Money in Motion

How to Use Currencies to Trade the Debt-Talk Logjam

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Those debt talks were moving along - until their latest stumble. Here's how to trade the ups and downs.

Andrew Busch, global currency and public policy strategist for BMO Capital, describes three scenarios for the debt-ceiling debate.

One possibility, he told CNBC's Melissa Lee, is that something resembling the "Gang of Six" plan would be adopted. Another - perhaps less likely given the latest stumble - is that if serious work were being done on a deal, President Obama might sign a 30-day extension. And then there is the possibility that the U.S. actually defaults, or loses its top notch credit rating, or both. "This is the one that's got everybody scared," Busch says. Standard & Poor's is "very concerned about the trajectory of U.S. debt and deficits," and they might actually downgrade U.S. debt even if the debt ceiling is raised, if that's all that's accomplished.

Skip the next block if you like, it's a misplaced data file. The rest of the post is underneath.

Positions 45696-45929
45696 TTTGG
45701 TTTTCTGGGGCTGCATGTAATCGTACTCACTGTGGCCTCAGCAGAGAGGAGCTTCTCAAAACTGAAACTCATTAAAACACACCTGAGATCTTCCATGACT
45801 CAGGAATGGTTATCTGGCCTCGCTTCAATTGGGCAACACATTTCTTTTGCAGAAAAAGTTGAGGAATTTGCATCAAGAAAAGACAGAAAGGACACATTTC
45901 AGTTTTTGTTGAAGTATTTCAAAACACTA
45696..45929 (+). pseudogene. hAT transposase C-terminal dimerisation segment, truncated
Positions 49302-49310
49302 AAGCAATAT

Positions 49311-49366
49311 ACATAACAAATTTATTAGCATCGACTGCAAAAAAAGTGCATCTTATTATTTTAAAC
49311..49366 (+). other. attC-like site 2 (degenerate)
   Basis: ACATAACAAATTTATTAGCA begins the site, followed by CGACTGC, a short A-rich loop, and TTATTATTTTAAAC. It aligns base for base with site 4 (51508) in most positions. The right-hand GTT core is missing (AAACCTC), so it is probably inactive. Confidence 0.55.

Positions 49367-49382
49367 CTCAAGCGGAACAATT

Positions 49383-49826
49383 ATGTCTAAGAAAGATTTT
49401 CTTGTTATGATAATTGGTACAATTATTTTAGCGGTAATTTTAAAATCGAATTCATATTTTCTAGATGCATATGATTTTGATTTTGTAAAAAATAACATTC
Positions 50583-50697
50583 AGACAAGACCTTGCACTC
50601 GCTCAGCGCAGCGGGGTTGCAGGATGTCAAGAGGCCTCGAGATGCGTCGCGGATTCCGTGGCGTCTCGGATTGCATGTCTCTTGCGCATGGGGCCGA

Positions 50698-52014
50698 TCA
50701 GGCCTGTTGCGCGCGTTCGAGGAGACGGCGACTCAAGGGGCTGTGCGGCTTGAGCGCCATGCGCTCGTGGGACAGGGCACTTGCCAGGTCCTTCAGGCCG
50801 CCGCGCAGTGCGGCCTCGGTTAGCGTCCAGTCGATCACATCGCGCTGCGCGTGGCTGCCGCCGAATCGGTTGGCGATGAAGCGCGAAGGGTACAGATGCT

"For those of you who think there's financial Armageddon coming," and the worst case scenario will come true, "we're looking at trying to fade the risk-on or jump into risk-off," Busch says.

Busch recommends selling the Australian dollar, typically a risk-on currency, against the Swiss franc, a classic safe haven.  He would sell the Aussie at 0.9073 with a stop loss of 0.9203 and a target of 0.8503. "This is for you crazy guys out there, beef jerky and get the shotgun types."

Rebecca Patterson, chief investment strategist for J.P. Morgan Asset Management, agrees that the Swiss franc is the currency of choice if you believe in the doomsday scenario. She would buy it against either the Australian dollar or the euro.

"Being long Swiss against the euro or the Australian dollar, I think in either of those outcomes - a default, God help us, not my view, or a downgrade, a more likely possibility - the Swiss franc is going to be a winner."

You can watch the whole discussion right here.

Busch 101 Playbook


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